It was the start of a decades-long process in which federal and state governments sought to protect the forests of the communities around them. In Orick, Calif., a focal point for Bourgon, locals are prohibited from picking up redwood branches that wash up on a nearby beach — depriving people of the firewood they traditionally used to heat their homes (and causing piles of driftwood to clog groundwater drainage). Bourgon captures residents’ acute frustration with distant bureaucrats imposing what appear to be unnecessary and destructive rules.
The result was an overdone and counterproductive feedback loop. Loggers and their unions portrayed environmentalists as radicals bent on destroying decent jobs. The reality was that the loss of jobs in the logging industry had less to do with environmentalists than with the giant corporations mechanizing what were manual labor and outsourcing wood processing work to Asia.
Environmental groups like the Sierra Club have demonized loggers as maniacal tree destroyers and, at times, racist inbreds. (I didn’t notice it at the time, but Powers, in “The Overstory,” is sometimes guilty of similar stereotypes.) This, Bourgon believes, was a wasted opportunity. Like environmental activists, forest communities revered their forests – after all, once the trees were gone, so were the jobs – and there were alliances to be forged.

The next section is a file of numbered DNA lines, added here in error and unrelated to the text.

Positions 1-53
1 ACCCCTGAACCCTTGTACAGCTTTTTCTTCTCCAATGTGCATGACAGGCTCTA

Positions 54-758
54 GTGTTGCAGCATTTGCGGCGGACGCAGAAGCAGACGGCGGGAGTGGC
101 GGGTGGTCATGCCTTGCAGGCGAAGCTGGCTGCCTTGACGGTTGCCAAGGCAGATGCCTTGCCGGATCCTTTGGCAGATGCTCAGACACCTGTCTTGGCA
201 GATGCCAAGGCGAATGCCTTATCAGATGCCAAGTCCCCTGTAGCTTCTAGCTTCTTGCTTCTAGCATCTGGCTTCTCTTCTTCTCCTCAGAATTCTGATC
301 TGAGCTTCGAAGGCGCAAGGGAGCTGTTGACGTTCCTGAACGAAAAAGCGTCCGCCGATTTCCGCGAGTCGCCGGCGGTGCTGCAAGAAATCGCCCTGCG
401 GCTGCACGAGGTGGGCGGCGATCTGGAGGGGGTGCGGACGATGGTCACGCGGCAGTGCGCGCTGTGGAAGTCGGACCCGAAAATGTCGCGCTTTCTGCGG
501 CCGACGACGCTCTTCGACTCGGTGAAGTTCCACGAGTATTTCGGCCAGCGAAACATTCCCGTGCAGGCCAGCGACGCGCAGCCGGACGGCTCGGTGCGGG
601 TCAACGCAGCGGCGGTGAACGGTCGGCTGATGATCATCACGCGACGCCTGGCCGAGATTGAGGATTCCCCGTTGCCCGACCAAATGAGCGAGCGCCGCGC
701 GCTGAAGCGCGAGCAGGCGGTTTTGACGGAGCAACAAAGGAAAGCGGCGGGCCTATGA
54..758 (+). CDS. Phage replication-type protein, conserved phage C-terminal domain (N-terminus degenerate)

This is the backdrop to Bourgon’s depiction of “tree thieves” as misunderstood pariahs. “I began to see timber poaching not just as a dramatic environmental crime, but as something deeper – an act of reclaiming one’s place in a rapidly changing world,” she writes, tracing that desire back to 16th century England, where the poachers of the royal forests were celebrated as folk heroes.
Bourgon immersed herself with a small handful of these men in the Northwest, and a picture emerges of a restless band of unlucky crooks. A number abuse drugs. The poachers recognize that what they are doing is illegal, but they call it principled, like stealing a loaf of bread to feed their family. A character scans the forest for valuable pieces of wood, surveys the locations, and when he needs money, he returns to collect his prizes. “We have bills to pay,” said another. “We’re like everyone else except we live in the middle of nowhere, there are no jobs and they don’t want to hire us to prevent wood poaching.”
On the other side are National Park Service rangers, who deploy advanced technology to pursue poachers. There are hidden cameras, hidden in the trees. There’s a radar-like gadget that allows the government to keep tabs on vulnerable trees from above. There are magnetic sensor plates – $10,000 each – on the forest floor to detect the sound of chainsaws.